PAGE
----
Eleanor Roosevelt’s Engagement Ring (MO 1974.375)
On November 22, 1903, 21-year-old Franklin Roosevelt asked 19-year-old Eleanor Roosevelt to be his wife. Eleanor accepted, but Franklin’s mother, Sara, opposed the match, believing her son was too young to marry. She convinced the couple to keep their engagement secret for a year—hoping their ardor would cool. It was nearly a year before Eleanor received this engagement ring on her birthday, October 11, 1904, and several months more before she and Franklin announced the engagement.
In a letter to her fiancé written shortly after her birthday, Eleanor wrote:
“I am longing to have my birthday present from you for good, and yet I love it so I know I shall find it hard to keep from wearing it! You could not have found a ring I would have liked better, even if you were not you! This sounds odd but is quite sensible.”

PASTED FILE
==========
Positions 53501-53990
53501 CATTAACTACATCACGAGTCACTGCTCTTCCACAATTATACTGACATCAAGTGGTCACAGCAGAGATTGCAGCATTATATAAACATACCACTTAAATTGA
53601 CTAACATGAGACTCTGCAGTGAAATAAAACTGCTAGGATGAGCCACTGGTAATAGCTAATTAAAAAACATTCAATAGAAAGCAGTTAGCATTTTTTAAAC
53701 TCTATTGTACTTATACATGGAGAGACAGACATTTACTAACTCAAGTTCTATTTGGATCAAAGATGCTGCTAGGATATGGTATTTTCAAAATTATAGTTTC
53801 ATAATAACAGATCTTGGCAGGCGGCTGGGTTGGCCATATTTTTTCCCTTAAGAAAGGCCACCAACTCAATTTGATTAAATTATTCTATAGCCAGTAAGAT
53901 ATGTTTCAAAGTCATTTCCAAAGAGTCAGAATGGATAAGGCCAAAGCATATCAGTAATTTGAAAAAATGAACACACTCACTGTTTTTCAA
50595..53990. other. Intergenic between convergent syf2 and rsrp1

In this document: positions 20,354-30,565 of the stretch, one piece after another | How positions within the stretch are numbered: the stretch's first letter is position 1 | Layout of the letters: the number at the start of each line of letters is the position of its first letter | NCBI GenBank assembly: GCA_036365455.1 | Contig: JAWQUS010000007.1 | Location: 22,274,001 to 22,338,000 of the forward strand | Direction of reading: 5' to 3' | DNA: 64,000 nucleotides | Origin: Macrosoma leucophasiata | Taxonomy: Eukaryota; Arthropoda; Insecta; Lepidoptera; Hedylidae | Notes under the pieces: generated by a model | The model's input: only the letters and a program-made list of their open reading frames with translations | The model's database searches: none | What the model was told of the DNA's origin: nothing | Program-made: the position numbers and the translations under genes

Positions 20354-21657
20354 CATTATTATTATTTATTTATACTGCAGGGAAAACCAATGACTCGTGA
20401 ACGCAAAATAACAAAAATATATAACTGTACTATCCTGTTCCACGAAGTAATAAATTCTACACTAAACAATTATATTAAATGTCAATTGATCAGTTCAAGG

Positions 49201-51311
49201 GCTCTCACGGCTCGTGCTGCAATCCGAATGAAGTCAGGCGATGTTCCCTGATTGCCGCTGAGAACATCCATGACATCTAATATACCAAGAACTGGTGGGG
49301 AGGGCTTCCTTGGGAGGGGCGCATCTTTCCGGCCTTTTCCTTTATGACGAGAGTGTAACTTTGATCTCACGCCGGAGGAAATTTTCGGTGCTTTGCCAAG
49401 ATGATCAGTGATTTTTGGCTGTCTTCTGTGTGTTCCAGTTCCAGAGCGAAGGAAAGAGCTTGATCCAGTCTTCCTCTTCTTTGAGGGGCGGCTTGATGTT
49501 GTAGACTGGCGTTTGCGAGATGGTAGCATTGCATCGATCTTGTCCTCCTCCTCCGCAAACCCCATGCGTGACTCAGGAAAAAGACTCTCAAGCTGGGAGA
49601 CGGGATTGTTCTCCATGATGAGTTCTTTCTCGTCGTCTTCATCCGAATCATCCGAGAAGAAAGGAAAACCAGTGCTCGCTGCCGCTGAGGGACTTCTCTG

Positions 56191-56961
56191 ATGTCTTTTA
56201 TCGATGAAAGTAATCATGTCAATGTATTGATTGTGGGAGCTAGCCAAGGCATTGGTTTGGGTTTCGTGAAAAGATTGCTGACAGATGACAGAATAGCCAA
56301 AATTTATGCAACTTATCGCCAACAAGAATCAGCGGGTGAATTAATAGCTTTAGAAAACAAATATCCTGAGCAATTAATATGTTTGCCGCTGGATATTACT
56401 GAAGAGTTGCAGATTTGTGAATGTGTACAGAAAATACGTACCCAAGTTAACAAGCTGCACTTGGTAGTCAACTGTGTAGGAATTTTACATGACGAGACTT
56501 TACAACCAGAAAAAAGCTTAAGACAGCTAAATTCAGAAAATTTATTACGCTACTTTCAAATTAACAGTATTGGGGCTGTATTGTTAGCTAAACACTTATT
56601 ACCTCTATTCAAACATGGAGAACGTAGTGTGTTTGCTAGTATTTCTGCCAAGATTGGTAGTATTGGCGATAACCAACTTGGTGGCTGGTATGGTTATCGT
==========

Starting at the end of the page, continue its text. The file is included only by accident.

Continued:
The ring is special for more than sentimental reasons. It is one of the earliest known examples of the Tiffany style setting, which revolutionized jewelry design by raising the diamond above the ring band to allow light to hit the stone from all angles. The center diamond is very slightly imperfect and weighs approximately 3.40 carats. The six diamonds at the sides weigh about .30 carats each.
One thought on “From the Museum”
My grandfather always said that there are really three rings in a marriage:
1st comes the engagement ring,
then comes the wedding ring,
then comes the suffer-ring.
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